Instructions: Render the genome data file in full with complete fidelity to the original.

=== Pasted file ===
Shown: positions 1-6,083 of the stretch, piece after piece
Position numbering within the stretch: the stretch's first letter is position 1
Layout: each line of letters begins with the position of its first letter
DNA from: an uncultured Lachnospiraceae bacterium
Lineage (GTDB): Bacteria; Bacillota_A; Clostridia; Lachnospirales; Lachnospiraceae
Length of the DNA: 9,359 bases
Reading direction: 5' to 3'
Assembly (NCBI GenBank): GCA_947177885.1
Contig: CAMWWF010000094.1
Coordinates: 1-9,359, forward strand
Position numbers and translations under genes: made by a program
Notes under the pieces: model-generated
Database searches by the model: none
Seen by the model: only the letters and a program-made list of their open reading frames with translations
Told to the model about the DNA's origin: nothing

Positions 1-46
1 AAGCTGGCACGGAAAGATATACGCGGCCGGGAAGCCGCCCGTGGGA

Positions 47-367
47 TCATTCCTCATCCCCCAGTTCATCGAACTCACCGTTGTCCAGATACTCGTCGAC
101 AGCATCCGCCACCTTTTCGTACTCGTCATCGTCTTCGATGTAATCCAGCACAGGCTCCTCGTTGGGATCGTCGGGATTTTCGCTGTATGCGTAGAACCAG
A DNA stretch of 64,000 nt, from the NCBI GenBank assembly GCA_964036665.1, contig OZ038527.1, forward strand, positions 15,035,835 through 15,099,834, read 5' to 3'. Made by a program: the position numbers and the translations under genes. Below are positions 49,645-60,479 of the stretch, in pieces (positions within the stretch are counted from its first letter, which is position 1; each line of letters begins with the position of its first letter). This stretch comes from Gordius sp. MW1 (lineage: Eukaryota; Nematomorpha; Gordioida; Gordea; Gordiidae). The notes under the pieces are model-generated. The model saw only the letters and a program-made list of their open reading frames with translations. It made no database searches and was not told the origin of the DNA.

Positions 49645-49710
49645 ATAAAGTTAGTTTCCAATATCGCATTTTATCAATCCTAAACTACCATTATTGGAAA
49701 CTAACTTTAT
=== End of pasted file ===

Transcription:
Shown: positions 1-6,083 of the stretch, piece after piece
Position numbering within the stretch: the stretch's first letter is position 1
Layout: each line of letters begins with the position of its first letter
DNA from: an uncultured Lachnospiraceae bacterium
Lineage (GTDB): Bacteria; Bacillota_A; Clostridia; Lachnospirales; Lachnospiraceae
Length of the DNA: 9,359 bases
Reading direction: 5' to 3'
Assembly (NCBI GenBank): GCA_947177885.1
Contig: CAMWWF010000094.1
Coordinates: 1-9,359, forward strand
Position numbers and translations under genes: made by a program
Notes under the pieces: model-generated
Database searches by the model: none
Seen by the model: only the letters and a program-made list of their open reading frames with translations
Told to the model about the DNA's origin: nothing

Positions 1-46
1 AAGCTGGCACGGAAAGATATACGCGGCCGGGAAGCCGCCCGTGGGA

Positions 47-367
47 TCATTCCTCATCCCCCAGTTCATCGAACTCACCGTTGTCCAGATACTCGTCGAC
101 AGCATCCGCCACCTTTTCGTACTCGTCATCGTCTTCGATGTAATCCAGCACAGGCTCCTCGTTGGGATCGTCGGGATTTTCGCTGTATGCGTAGAACCAG
A DNA stretch of 64,000 nt, from the NCBI GenBank assembly GCA_964036665.1, contig OZ038527.1, forward strand, positions 15,035,835 through 15,099,834, read 5' to 3'. Made by a program: the position numbers and the translations under genes. Below are positions 49,645-60,479 of the stretch, in pieces (positions within the stretch are counted from its first letter, which is position 1; each line of letters begins with the position of its first letter). This stretch comes from Gordius sp. MW1 (lineage: Eukaryota; Nematomorpha; Gordioida; Gordea; Gordiidae). The notes under the pieces are model-generated. The model saw only the letters and a program-made list of their open reading frames with translations. It made no database searches and was not told the origin of the DNA.

Positions 49645-49710
49645 ATAAAGTTAGTTTCCAATATCGCATTTTATCAATCCTAAACTACCATTATTGGAAA
49701 CTAACTTTAT